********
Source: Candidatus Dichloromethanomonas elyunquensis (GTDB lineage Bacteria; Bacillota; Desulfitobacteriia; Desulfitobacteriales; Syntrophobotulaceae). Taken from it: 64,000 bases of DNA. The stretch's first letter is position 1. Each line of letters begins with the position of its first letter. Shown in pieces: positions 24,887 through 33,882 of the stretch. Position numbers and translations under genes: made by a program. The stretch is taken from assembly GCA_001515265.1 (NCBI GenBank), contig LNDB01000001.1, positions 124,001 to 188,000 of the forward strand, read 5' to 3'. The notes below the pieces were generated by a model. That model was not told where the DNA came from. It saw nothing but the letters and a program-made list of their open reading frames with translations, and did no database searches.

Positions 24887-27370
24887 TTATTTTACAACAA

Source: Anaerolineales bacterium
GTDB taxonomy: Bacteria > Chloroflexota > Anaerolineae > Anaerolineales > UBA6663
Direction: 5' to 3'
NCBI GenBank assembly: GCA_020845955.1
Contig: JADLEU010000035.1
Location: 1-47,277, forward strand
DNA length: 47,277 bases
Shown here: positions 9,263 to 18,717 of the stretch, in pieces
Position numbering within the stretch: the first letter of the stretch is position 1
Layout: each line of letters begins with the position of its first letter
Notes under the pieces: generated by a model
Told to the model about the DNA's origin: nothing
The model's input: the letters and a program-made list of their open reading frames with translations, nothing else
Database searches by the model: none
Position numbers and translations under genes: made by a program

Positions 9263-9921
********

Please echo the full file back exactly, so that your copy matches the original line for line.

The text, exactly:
Source: Candidatus Dichloromethanomonas elyunquensis (GTDB lineage Bacteria; Bacillota; Desulfitobacteriia; Desulfitobacteriales; Syntrophobotulaceae). Taken from it: 64,000 bases of DNA. The stretch's first letter is position 1. Each line of letters begins with the position of its first letter. Shown in pieces: positions 24,887 through 33,882 of the stretch. Position numbers and translations under genes: made by a program. The stretch is taken from assembly GCA_001515265.1 (NCBI GenBank), contig LNDB01000001.1, positions 124,001 to 188,000 of the forward strand, read 5' to 3'. The notes below the pieces were generated by a model. That model was not told where the DNA came from. It saw nothing but the letters and a program-made list of their open reading frames with translations, and did no database searches.

Positions 24887-27370
24887 TTATTTTACAACAA

Source: Anaerolineales bacterium
GTDB taxonomy: Bacteria > Chloroflexota > Anaerolineae > Anaerolineales > UBA6663
Direction: 5' to 3'
NCBI GenBank assembly: GCA_020845955.1
Contig: JADLEU010000035.1
Location: 1-47,277, forward strand
DNA length: 47,277 bases
Shown here: positions 9,263 to 18,717 of the stretch, in pieces
Position numbering within the stretch: the first letter of the stretch is position 1
Layout: each line of letters begins with the position of its first letter
Notes under the pieces: generated by a model
Told to the model about the DNA's origin: nothing
The model's input: the letters and a program-made list of their open reading frames with translations, nothing else
Database searches by the model: none
Position numbers and translations under genes: made by a program

Positions 9263-9921